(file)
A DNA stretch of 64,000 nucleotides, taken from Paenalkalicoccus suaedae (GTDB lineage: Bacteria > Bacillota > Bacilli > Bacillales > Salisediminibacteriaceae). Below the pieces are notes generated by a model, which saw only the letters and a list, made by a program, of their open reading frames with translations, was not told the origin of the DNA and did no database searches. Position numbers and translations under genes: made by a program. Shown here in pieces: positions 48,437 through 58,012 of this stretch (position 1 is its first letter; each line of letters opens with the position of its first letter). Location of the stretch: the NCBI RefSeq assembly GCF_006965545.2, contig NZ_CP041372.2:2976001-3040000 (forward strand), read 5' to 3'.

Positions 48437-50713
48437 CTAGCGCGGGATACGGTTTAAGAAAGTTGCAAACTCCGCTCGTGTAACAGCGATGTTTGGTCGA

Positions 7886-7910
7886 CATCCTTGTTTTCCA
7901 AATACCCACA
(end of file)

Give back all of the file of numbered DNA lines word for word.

A DNA stretch of 64,000 nucleotides, taken from Paenalkalicoccus suaedae (GTDB lineage: Bacteria > Bacillota > Bacilli > Bacillales > Salisediminibacteriaceae). Below the pieces are notes generated by a model, which saw only the letters and a list, made by a program, of their open reading frames with translations, was not told the origin of the DNA and did no database searches. Position numbers and translations under genes: made by a program. Shown here in pieces: positions 48,437 through 58,012 of this stretch (position 1 is its first letter; each line of letters opens with the position of its first letter). Location of the stretch: the NCBI RefSeq assembly GCF_006965545.2, contig NZ_CP041372.2:2976001-3040000 (forward strand), read 5' to 3'.

Positions 48437-50713
48437 CTAGCGCGGGATACGGTTTAAGAAAGTTGCAAACTCCGCTCGTGTAACAGCGATGTTTGGTCGA

Positions 7886-7910
7886 CATCCTTGTTTTCCA
7901 AATACCCACA